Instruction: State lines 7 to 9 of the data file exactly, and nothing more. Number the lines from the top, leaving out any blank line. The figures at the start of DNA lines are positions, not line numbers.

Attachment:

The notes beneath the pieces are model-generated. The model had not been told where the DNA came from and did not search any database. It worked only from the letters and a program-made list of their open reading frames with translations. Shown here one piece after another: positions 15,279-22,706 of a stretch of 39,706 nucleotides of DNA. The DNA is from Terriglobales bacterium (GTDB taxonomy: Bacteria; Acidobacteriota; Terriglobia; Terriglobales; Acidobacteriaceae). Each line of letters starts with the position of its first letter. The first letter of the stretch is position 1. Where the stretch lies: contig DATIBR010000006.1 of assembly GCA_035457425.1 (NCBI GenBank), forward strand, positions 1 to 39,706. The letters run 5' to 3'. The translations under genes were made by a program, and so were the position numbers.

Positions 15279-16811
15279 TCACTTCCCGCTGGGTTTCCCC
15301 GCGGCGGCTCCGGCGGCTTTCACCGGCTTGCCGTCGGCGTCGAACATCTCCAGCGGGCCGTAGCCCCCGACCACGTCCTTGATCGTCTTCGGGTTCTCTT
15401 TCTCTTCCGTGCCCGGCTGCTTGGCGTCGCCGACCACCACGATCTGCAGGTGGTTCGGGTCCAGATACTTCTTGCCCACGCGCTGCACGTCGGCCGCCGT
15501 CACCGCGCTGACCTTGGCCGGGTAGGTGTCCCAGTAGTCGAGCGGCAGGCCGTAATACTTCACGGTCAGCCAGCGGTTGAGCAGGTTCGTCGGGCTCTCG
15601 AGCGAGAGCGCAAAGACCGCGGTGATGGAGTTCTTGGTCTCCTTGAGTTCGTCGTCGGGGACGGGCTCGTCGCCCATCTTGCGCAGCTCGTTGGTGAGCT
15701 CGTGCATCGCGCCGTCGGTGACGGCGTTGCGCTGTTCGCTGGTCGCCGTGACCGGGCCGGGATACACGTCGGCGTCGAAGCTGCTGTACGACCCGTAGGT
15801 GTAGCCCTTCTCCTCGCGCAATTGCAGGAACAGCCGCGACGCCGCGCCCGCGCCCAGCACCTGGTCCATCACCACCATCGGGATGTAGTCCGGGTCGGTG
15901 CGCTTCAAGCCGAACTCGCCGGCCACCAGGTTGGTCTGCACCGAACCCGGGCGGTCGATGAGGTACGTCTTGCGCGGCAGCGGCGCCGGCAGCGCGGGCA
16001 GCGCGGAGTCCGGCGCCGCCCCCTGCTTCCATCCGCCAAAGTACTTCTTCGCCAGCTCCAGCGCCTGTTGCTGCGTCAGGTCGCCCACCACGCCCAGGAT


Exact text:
15601 AGCGAGAGCGCAAAGACCGCGGTGATGGAGTTCTTGGTCTCCTTGAGTTCGTCGTCGGGGACGGGCTCGTCGCCCATCTTGCGCAGCTCGTTGGTGAGCT
15701 CGTGCATCGCGCCGTCGGTGACGGCGTTGCGCTGTTCGCTGGTCGCCGTGACCGGGCCGGGATACACGTCGGCGTCGAAGCTGCTGTACGACCCGTAGGT
15801 GTAGCCCTTCTCCTCGCGCAATTGCAGGAACAGCCGCGACGCCGCGCCCGCGCCCAGCACCTGGTCCATCACCACCATCGGGATGTAGTCCGGGTCGGTG